- Category: Revolutionary Strategy
- Created on Thursday, 27 August 2009 09:00
- Written by Alexander Galloway and Eugene Thacker
This was originally posted on the nettime.org mailing list.
Kasama does not necessarily share the analysis being provided, but we are posting this because it poses a provocative framework for envisioning political organization and strategy.
THE LIMITS OF NETWORKING
A reply to Lovink and Schneider's "Notes on the State of Networking"
by Alexander Galloway and Eugene Thacker
The question we aim to explore here is: what is the principle of political organization or control that stitches a network together? Writers like Michael Hardt and Antonio Negri have helped answer this question in the socio-political sphere using the concept of "Empire." Like a network, Empire is not reducible to any single state power, nor does it follow an architecture of pyramidal hierarchy. Empire is fluid, flexible, dynamic, and far-reaching. In that sense, the concept of Empire helps us greatly to begin thinking about political organization in networks. But like Lovink and Schneider, we are concerned that no one has yet adequately answered this question for the technological sphere of bits and atoms.
To this end, the principle of political control we suggest is most helpful for thinking about technological networks is "protocol," a word derived from computer science but which resonates in the life sciences as well. Protocol abounds in techno-culture. It is a totalizing control apparatus that guides both the technical and political formation of computer networks, biological systems and other media. Put simply, protocols are all the conventional rules and standards that govern relationships within networks. Quite often these relationships come in the form of communication between two or more computers, but "relationships within networks" can also refer to purely biological processes as in the systemic phenomenon of gene expression. Thus by "networks" we want to refer to any system of interrelationality, whether biological or informatic, organic or inorganic, technical or natural--with the ultimate goal of undoing the polar restrictiveness of these pairings.
In computer networks, science professionals have, over the years, drafted hundreds of protocols to govern email, web pages, and so on, plus many other standards for technologies rarely seen by human eyes. The first protocols for computer networks were written in 1969 by Steve Crocker and others. If networks are the structures that connect people, then protocols are the rules that make sure the connections actually work.
Likewise, molecular biotechnology research frequently makes use of protocol to configure biological life as a network phenomenon, be it in gene expression networks, metabolic networks, or the circuitry of cell signaling pathways. In such instances, the biological and the informatic become increasingly enmeshed in hybrid systems that are more than biological: proprietary genome databases, DNA chips for medical diagnostics, and real-time detection systems for biowarfare agents. Protocol is twofold; it is both an apparatus that facilitates networks and also a logic that governs how things are done within that apparatus.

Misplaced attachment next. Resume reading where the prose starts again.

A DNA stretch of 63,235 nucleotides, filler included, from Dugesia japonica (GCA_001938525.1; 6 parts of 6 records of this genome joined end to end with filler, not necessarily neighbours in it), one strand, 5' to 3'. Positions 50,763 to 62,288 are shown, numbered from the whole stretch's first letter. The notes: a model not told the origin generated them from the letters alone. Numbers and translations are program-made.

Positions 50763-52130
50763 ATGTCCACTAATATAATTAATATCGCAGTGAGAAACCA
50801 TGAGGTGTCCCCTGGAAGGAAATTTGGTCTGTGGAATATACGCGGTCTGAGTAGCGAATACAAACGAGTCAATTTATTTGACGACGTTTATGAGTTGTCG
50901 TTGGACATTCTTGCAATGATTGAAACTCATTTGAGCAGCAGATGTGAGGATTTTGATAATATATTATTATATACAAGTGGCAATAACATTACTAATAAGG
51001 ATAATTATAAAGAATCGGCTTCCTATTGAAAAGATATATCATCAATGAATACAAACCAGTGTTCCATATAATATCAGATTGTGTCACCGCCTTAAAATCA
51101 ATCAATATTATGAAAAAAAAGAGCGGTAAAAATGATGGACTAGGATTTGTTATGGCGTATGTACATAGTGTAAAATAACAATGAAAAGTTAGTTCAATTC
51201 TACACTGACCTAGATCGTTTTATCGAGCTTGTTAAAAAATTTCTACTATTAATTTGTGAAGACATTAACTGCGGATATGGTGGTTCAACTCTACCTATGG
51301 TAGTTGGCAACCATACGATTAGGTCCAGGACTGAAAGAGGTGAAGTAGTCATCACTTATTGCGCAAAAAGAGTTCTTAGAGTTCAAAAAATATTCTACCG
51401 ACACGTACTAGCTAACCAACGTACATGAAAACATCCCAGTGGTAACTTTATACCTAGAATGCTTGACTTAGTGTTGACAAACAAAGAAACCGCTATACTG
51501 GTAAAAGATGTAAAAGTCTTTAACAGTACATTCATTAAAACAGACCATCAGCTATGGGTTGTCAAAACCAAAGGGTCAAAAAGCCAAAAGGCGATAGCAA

From the large technological discourse of white papers, memos, and manuals, we can derive some of the basic qualities of the apparatus of organization which we here call protocol:
+ protocol facilitates relationships between interconnected, but autonomous, entities;
+ protocol's virtues include robustness, contingency, interoperability, flexibility, and heterogeneity;
+ a goal of protocol is to accommodate everything, no matter what source or destination, no matter what originary definition or identity;
+ while protocol is universal, it is always achieved through negotiation (meaning that in the future protocol can and will be different).
+ protocol is a system for maintaining organization and control in networks;
We agree wholeheartedly with Lovink and Schneider's observation that "networks are the emerging form of organization of our time." And we agree that, due to this emerging form of organization, "networking has lost its mysterious and subversive character."
Yet they also note that, despite being the site of control and organization, networks are also the very medium of freedom, if only a provisional or piecemeal liberation. They write that networking is able "to free the user from the bonds of locality and identity." And later they describe networking as "a syncope of power."
In this sense, Lovink and Schneider posit power as the opposite of networking, as the force that restricts networking and thus restricts individual freedom: